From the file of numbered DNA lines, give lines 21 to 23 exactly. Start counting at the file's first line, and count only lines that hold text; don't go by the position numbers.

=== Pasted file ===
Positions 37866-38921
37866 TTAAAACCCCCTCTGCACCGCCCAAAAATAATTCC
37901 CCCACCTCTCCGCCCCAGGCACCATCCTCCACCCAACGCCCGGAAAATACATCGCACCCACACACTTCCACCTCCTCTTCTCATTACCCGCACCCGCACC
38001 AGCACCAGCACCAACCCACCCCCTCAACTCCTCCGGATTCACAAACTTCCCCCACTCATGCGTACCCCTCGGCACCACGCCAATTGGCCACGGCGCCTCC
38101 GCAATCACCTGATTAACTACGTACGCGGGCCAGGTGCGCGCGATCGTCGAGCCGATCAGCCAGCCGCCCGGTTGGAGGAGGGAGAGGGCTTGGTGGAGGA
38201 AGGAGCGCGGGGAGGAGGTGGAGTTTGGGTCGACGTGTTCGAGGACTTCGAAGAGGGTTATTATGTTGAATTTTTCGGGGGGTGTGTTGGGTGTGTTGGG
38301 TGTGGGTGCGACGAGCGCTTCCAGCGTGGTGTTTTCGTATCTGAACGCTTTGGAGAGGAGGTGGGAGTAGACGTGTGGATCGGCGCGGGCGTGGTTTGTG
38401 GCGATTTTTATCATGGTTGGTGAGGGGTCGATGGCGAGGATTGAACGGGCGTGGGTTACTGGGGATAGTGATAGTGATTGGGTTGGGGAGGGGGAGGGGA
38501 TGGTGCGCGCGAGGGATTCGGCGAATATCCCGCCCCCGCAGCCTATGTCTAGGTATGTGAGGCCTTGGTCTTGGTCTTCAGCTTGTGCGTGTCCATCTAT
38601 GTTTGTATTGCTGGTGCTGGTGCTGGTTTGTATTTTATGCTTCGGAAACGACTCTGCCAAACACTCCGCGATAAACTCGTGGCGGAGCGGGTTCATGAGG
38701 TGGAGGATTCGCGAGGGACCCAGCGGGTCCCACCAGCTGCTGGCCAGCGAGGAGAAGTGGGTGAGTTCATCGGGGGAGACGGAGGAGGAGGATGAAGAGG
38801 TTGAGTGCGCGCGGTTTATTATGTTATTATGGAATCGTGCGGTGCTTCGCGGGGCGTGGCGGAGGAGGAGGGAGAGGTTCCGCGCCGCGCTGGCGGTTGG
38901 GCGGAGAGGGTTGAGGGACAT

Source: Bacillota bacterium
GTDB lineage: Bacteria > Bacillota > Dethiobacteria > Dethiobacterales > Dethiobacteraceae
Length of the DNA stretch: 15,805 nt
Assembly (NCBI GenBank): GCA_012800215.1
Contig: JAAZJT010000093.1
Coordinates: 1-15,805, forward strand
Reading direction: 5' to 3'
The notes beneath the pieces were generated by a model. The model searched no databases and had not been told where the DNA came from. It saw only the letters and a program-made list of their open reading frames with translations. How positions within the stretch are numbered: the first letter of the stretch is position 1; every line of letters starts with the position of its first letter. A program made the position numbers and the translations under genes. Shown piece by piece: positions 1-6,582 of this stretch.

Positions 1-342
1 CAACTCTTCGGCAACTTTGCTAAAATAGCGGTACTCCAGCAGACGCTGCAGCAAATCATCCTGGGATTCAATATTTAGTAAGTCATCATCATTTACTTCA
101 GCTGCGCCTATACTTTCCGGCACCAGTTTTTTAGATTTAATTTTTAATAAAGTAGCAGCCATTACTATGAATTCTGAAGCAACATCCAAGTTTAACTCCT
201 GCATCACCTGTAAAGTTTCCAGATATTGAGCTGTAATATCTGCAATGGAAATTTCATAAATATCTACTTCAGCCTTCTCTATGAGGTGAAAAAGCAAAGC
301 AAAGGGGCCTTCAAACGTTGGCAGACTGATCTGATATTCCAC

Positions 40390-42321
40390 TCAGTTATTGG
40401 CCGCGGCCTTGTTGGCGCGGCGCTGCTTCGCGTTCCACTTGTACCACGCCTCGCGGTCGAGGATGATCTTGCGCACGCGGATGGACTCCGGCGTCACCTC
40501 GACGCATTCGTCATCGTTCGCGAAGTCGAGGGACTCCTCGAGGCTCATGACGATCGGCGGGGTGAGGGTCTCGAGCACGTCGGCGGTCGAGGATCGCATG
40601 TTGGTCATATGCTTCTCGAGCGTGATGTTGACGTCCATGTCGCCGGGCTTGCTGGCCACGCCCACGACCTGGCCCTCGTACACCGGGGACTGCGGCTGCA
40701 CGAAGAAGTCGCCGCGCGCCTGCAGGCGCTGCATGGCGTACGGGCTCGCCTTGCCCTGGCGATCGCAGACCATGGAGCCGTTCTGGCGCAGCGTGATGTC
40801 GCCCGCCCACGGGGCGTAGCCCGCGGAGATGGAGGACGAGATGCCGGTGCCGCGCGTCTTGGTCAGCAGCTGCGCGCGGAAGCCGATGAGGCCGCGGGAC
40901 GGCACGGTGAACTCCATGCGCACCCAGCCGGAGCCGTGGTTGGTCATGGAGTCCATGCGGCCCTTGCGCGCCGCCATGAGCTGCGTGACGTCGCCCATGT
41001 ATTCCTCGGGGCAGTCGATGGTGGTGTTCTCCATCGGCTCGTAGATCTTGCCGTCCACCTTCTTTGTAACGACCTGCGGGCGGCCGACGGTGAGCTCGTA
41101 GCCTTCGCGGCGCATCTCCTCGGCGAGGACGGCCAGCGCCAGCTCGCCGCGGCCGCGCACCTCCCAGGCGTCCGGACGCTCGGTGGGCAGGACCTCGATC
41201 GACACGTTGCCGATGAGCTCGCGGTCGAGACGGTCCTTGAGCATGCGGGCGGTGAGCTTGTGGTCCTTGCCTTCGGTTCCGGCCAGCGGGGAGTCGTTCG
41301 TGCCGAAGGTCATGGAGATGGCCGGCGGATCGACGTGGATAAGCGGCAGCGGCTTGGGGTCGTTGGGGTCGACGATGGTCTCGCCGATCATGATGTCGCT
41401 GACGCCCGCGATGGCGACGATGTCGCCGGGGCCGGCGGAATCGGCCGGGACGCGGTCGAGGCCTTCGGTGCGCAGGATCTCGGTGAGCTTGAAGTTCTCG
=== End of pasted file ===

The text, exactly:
The notes beneath the pieces were generated by a model. The model searched no databases and had not been told where the DNA came from. It saw only the letters and a program-made list of their open reading frames with translations. How positions within the stretch are numbered: the first letter of the stretch is position 1; every line of letters starts with the position of its first letter. A program made the position numbers and the translations under genes. Shown piece by piece: positions 1-6,582 of this stretch.

Positions 1-342
1 CAACTCTTCGGCAACTTTGCTAAAATAGCGGTACTCCAGCAGACGCTGCAGCAAATCATCCTGGGATTCAATATTTAGTAAGTCATCATCATTTACTTCA